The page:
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Re: Quick review of RDF primer

From: Frank Manola <fmanola@mitre.org>
Date: Fri, 29 Nov 2002 10:59:20 -0500
Message-ID: <3DE78ED8.2020108@mitre.org>
To: Graham Klyne <GK@ninebynine.org>
CC: RDF core WG <w3c-rdfcore-wg@w3.org>

Graham--

Thanks;  helpful comments.  Some remarks below.

--Frank

Graham Klyne wrote:

> RDF Primer
> W3C Working Draft 11 November 2002
> This version: http://www.w3.org/TR/2002/WD-rdf-primer-20021111/
> 
> 
> I think this is looking very good.  I haven't done a detailed read 
> through:  I started looking for overlaps with RDF Concepts.  Those 
> overlaps that I noticed (e.g. URIs, RDF graph model, structured 
> information) had such different forms of presentation that I think they 
> really stand separately as extended explanations, with very little real 
> overlap.
> 
> [RDF graph model:  cross-ref from concepts?  Likewise simple facts -> 
> structured data?]


Yes;  I have these cross-reference/terminology issues on my TODO list.


> 
> Buried in section 3.2 (syntax) is an important discussion of anyone 
> being able to add RDF assertions about any resource.  Maybe this should 
> be more prominent?


I'll see what I can do.


> 
> Section 4:  built-in *types* should be *classes*??


I'll have to think about this.  I've been reluctant to use "classes" 
until they've been introduced in the Schema section (I can use "type" 
because they are referenced with rdf:type), and they aren't really 
considered as "classes" unless the app processing them understands the 
schema vocabulary are they?


> 
> Section 4.3.1:  maybe needs to split into two sections;  one to deal 
> with breaking up n-ary relations, and another to introduce rdf:value?


Section 2.4 also deals with breaking up n-ary relations.  Hmm....


> 
> General comment, not specifically Primer:  the description of rdf:value 
> is fine, but how does it relate to a normative specification?  What can 
> we say formally about rdf:value?   What formal semantics 
> (interpretation) allows us to make inferences like:
> 
>    my:cat rdf:type ex:DomesticCat .
>    my:cat ex:weight _:x .
>    _:x rdf:value "15" .
>    _:x ex:unit ex:Kilogram
> 
> =>
> 
>    my:cat rdf:type ex:Obese .
> 
> but NOT:
> 
>    my:cat rdf:type ex:DomesticCat .
>    my:cat ex:weight _:x .
>    _:x rdf:value "15" .
>    _:x ex:unit ex:Pound
> 
> =>
> 
>    my:cat rdf:type ex:Obese .
> 
> ?
> 
> My point here is if we are to encourage such usage of rdf:value, then 
> there ought to be some normative description to back up such usage.


This makes sense.  On the other hand, this isn't really being described 
in the Primer because we're *encouraging* using it.  It's more a 
question of "it's there in the spec, so we ought to describe what it's 
there for, since it's a question that naturally going to come up."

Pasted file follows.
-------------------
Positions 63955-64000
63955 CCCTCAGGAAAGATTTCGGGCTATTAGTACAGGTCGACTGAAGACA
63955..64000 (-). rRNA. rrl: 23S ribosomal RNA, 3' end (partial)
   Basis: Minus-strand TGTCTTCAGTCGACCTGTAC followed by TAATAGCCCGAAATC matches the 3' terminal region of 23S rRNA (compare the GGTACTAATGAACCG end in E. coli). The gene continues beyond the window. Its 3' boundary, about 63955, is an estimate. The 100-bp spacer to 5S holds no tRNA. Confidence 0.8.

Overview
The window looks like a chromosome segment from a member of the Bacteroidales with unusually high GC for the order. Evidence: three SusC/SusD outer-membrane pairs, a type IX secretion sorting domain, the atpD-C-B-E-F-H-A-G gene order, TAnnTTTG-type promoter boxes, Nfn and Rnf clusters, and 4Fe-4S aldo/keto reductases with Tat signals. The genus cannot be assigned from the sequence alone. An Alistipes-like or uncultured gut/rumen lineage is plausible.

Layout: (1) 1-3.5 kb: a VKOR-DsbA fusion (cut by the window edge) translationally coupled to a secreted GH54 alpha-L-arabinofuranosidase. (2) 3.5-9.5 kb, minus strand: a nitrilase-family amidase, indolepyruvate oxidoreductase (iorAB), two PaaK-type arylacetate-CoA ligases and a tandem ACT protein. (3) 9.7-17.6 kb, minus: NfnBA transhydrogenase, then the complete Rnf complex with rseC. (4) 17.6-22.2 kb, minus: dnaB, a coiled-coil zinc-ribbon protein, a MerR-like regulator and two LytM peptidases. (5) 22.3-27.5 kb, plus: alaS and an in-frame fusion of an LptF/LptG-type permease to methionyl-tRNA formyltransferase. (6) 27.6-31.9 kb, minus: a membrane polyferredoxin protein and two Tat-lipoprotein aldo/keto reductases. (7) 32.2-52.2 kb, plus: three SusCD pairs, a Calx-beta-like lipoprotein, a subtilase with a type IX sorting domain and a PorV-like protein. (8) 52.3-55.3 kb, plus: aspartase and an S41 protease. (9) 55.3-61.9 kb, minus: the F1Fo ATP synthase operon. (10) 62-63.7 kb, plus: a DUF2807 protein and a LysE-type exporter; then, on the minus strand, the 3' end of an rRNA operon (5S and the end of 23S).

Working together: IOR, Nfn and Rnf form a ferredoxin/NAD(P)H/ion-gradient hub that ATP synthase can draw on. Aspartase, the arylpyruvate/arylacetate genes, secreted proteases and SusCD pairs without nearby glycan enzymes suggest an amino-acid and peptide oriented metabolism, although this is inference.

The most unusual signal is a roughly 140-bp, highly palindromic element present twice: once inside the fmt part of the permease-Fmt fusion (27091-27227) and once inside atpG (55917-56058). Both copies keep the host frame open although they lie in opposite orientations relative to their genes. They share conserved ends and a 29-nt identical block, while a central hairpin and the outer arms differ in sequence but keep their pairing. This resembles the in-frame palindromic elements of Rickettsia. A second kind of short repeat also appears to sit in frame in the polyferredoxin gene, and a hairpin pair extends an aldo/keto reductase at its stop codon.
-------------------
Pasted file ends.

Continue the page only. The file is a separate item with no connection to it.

> 
> 
> Section 4.3.2, given the links to XML schema datatypes we now have, and 
> the subtleties (i.e. non-obviousness from a typical programmers' PoV) of 
> the alternative approach of using rdf:type for true/false values, and 
> the distinction of meanings viewed from an open-world perspective, I 
> wonder if this section really belongs here?


This section is now gone (cf my msg of 11/26)


> 
> Section 5, para 2:  (RDF schema) mechanisms to *describe* rather than 
> *specify*?


Yes;  I'm in the process of another rewrite of that section.


> 
> Section 5.1, para 2, typo: "different kins of moFor"
> 
> Is it worth noting, in passing, that it is not necessary to define a 
> schema to use new vocab, even if it's recommended practice to do so for 
> the purposes of documentation and consistency checking?


Good point.  I was going to make this point about datatypes anyway, and 
it's better that it be made generally.


> 
> 5.3:  very good!
> 
> 5.5: "specifying that two different classes, defined in separate 
> schemas, actually represent the same concept."  Or have the same 
> members?  (I think this is a subtle difference between the RDF view of a 
> class and the DAML/Description Logics view.)


Hmm...


> 
> 
> 6. Examples.  I've only skimmed these, so I may be missing something.  I 
> think it would be useful to have an example that shows some simple 
> inference in action.  I have come to the view that it is the ability to 
> have standard tools do inference -- even very simple inference, and the 
> ease of doing so, that sets RDF apart from other network data formats 
> like XML.  I'm thinking of maybe something of DanC's work relating to 
> travel schedules might work.  A simple example I like is DanC's tools to 
> create graphs from arbitrary RDF:  at heart, a simple cwm inference rule 
> defines the nodes to be graphed.


Well, maybe.  But someone else would have to write this up.


> 
> 
> Section 8:  does it make sense for a non-normative document to have 
> normative references?
> 


Don't know.  What are the semantics of "normative references" in these 
specs?


--Frank 


-- 
Frank Manola                   The MITRE Corporation
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Received on Friday, 29 November 2002 10:42:14 EST

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